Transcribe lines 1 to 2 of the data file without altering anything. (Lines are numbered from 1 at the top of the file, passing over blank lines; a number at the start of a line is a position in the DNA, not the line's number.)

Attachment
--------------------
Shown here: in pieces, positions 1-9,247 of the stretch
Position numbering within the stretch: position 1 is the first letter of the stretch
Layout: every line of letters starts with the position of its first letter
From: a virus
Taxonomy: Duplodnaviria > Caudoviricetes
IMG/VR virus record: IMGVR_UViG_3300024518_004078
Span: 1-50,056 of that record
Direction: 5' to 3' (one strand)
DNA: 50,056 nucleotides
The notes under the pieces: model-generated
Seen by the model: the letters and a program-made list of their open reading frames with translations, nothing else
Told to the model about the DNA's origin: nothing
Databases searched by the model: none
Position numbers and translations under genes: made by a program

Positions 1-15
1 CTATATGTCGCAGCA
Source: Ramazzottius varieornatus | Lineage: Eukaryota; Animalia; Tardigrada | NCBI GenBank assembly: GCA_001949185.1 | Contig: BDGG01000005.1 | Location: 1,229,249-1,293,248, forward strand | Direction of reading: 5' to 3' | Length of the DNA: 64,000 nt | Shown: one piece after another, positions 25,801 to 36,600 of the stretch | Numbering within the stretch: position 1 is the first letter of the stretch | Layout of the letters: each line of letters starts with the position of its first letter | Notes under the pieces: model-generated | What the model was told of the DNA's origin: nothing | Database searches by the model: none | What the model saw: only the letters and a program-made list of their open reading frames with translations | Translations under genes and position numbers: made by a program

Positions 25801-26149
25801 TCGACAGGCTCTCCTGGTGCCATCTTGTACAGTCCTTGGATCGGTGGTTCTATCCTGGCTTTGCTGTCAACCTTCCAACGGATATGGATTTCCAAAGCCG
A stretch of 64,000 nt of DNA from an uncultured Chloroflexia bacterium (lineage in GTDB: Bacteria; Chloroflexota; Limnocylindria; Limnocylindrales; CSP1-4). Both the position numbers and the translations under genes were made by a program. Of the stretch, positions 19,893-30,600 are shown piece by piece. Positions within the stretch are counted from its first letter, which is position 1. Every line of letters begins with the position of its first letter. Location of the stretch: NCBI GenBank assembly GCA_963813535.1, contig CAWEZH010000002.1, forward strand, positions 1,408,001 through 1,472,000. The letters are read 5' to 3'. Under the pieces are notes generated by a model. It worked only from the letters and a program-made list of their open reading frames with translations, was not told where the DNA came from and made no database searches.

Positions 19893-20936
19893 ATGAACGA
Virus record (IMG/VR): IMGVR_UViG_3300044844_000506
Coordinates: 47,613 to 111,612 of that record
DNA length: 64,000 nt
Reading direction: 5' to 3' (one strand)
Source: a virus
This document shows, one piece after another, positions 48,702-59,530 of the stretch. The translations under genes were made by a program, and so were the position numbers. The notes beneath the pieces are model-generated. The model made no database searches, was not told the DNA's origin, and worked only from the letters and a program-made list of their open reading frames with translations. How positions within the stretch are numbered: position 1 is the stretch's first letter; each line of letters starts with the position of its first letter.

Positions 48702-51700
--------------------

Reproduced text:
Shown here: in pieces, positions 1-9,247 of the stretch
Position numbering within the stretch: position 1 is the first letter of the stretch